The current Intel compilers do not generate x87 code in favor of SSE instructions for floating-point operations. According to the documentation the Intel compilers can only be forced to do so by generating code explicitly for the IA32 architecture (via
-mia32 compiler switch). Surprisingly exactly these x87 instructions were found in a physics code where explicitly a SSE2 capable CPU was targeted (via
-xsse4.2). Together with Georg Hager we found that the reason are complex double-precision floating-point divisions.
Complex division of two complex numbers e = a + bi and f = c + di is carried out as
The intermediate result of c² + d² can exceed its range if the exponents of c or d are already large . To increase the range the compiler performs this computations on the x87 FPU which can use (IEEE) 80-bit extended double precision instead of the (IEEE) 64-bit double precision.
If you are sure the ranges will not exceed during a complex division the usage of x87 can be turned off, so that only SSE/AVX instructions are used.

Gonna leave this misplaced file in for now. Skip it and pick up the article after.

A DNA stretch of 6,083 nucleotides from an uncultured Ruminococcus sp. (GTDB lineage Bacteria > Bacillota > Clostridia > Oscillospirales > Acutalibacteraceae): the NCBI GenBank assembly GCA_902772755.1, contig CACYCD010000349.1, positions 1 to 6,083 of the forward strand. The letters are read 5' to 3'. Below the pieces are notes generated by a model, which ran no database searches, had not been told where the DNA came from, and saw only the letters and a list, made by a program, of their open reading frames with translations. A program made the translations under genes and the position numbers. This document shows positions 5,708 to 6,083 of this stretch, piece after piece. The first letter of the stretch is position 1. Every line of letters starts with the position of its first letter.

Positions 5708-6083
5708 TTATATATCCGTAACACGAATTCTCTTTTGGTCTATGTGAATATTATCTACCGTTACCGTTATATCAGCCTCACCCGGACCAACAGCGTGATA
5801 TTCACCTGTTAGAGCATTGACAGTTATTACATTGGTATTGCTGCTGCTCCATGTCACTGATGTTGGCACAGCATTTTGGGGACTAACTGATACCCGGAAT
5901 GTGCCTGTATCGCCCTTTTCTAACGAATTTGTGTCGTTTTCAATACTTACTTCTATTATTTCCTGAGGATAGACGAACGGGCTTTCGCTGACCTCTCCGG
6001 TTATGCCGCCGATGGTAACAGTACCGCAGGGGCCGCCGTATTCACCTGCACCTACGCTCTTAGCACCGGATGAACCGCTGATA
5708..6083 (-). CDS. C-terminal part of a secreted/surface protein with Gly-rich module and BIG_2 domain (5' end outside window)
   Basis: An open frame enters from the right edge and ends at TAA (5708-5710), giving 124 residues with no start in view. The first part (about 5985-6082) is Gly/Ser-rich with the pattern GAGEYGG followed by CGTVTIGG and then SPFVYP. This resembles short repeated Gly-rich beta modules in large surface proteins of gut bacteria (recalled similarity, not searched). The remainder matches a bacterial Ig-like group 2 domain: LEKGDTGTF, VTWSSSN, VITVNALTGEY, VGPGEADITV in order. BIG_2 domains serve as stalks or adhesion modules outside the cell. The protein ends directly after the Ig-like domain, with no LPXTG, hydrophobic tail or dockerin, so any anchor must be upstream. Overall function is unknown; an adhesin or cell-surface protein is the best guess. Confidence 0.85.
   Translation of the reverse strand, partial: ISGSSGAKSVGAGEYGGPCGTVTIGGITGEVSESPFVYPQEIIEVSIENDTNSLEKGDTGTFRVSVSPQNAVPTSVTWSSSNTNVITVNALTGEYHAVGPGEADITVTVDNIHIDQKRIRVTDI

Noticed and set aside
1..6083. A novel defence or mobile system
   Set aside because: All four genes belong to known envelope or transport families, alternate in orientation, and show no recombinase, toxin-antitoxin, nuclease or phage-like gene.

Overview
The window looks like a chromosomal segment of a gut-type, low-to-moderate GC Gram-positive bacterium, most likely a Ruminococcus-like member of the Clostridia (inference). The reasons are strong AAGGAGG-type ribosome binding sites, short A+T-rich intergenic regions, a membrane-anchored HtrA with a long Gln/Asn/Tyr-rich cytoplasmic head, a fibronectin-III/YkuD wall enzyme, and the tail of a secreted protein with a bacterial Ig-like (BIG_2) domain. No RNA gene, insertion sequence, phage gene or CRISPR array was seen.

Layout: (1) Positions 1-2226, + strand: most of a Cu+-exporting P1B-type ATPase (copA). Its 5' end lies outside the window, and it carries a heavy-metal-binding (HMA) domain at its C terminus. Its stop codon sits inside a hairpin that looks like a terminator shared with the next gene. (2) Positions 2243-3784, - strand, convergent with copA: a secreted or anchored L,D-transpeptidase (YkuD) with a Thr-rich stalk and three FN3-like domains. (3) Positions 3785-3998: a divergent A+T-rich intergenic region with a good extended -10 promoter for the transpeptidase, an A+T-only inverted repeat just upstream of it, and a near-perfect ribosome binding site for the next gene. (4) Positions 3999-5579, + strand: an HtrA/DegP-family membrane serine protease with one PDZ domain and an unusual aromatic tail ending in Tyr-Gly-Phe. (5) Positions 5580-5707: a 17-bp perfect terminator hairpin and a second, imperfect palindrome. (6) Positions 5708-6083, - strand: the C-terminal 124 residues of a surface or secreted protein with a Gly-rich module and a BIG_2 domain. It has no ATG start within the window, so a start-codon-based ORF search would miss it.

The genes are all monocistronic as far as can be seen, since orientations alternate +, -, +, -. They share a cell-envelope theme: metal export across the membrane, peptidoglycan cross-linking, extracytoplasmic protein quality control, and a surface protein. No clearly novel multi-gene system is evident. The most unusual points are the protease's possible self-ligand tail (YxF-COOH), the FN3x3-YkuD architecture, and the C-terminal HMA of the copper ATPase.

Intel Compiler Options:
-no-complex-limited-range(default): use x87 for complex division.
-complex-limited-range: do not use x87 for complex division.
GCC uses Smith’s method instead  via a call to
__divsc3 for single precision and a call to
__divdc3 for double precision in
libm . The options are :
-fno-cx-limited-range(default): use Smith’s method for complex division.
-fcx-limited-range: do not use Smith’s method for complex division; this is automatically turned on with
 M. Baudin and R. L. Smith. A Robust Complex Division in Scilab. arXiv:1210.4539.
 Robert L. Smith. Algorithm 116: Complex division. Commun. ACM, 5(8):435, 1962, doi:10.1145/368637.368661.